Your future goals?

1. To continue to be a female warrior.
2. To help my children become respectful, appreciative and loving individuals who go on to achieve their potential and dreams.
3. To fulfil the enormous potential of The Eco Laundry and see the laundry industry as a whole striving to produce laundry in a much more sustainable way.
4. Enjoy good wine!

If you could go back 10 years and give yourself one piece of advice – what would it be?

To savour and appreciate good times / experiences and what you have got.

What does success look like to you?

A happy family, good health, making a difference to my community and being a person people want to spend time with.

international women's day woman

Name: Ann Stallard

Position & Job:

Director, Waterhouse Fayre Limited. Overseeing production, managing accounts, procurement, marketing and product development, including a brand new low sugar preserve range. 

Highlights of career:

Achieving a gold award in my first year of preserving making in 2004, and winning golds every year since.  Winning Champion Preserve with Taste of the West.

Working with businesses such as RHS Garden Rosemoor, Country Cheeses, Longleat and Hive Beach Café to create bespoke own label ranges.  Training and developing my team, creating a family orientated atmosphere.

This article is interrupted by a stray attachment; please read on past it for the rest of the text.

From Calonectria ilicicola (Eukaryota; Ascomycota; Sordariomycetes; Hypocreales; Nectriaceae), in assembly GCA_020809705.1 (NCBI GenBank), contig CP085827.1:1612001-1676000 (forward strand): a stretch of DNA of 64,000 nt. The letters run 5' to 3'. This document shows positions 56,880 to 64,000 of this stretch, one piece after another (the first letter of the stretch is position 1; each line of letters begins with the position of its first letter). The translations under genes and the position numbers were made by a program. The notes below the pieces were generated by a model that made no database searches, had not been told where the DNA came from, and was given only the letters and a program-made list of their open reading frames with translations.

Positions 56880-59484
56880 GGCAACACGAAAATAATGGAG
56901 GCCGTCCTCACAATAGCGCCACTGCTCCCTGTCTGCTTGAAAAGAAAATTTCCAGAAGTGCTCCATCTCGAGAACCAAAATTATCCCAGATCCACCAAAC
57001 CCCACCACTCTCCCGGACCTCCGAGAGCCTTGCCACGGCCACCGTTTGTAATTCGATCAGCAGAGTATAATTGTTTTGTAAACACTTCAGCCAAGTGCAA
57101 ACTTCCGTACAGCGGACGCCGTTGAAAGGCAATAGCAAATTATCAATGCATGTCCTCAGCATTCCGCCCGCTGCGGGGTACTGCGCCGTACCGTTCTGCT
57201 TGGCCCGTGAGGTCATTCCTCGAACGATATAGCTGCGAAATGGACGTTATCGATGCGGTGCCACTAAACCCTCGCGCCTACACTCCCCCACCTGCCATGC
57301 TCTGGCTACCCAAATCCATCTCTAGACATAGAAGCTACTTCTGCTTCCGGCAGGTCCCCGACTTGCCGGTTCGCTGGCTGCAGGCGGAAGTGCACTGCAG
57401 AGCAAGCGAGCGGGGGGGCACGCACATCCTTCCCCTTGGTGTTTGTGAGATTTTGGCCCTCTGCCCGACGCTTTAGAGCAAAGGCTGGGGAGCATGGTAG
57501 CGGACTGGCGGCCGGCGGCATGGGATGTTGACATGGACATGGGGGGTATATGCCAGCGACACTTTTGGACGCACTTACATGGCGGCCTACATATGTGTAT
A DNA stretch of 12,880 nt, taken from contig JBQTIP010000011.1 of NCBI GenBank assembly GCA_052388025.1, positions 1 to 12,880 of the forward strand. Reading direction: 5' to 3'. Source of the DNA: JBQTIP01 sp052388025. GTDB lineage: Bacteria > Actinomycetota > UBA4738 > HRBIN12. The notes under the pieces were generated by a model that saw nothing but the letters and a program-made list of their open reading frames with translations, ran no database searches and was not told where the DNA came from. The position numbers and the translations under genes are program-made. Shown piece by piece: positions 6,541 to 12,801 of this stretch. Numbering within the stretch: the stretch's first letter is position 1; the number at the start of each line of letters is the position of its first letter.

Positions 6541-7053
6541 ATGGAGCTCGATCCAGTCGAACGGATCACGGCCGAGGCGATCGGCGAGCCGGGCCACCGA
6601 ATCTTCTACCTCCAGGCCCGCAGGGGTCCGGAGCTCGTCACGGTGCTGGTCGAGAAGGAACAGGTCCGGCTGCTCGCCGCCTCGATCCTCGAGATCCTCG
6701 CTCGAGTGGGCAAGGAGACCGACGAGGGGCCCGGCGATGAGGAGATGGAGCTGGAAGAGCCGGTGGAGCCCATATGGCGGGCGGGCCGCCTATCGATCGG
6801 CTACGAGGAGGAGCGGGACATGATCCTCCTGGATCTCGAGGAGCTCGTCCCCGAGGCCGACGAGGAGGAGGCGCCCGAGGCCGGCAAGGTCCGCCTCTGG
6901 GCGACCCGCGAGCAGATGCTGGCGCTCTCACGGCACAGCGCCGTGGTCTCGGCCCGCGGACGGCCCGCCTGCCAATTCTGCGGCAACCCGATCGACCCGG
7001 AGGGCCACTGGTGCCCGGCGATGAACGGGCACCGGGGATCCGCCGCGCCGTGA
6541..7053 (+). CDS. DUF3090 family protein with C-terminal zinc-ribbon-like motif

Biggest challenge:

The hardest challenge was the transition from employed to self-employed.  Working for a large company and running a department of 10 people to working on my own.  Now I have a team.  The second challenge was also a big change in my life when my husband joined the business and I had to learn to share responsibilities.

Future goals:

Having spent the last 12 months developing a new low sugar range of preserves, Fruitiful, I will be busy working to make this a national brand.  I am never satisfied nor content to sit still, I will always explore new opportunities and continue to grow Waterhouse Fayre; I cannot resist it.

Go back 10 years & give yourself one piece of advice:

You don’t have to do it all yourself.

What does success look like?